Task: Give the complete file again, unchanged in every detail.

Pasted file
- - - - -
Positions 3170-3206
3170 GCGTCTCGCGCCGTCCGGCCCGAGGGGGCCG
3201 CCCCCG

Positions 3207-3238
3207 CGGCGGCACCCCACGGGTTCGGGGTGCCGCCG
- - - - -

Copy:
Positions 3170-3206
3170 GCGTCTCGCGCCGTCCGGCCCGAGGGGGCCG
3201 CCCCCG

Positions 3207-3238
3207 CGGCGGCACCCCACGGGTTCGGGGTGCCGCCG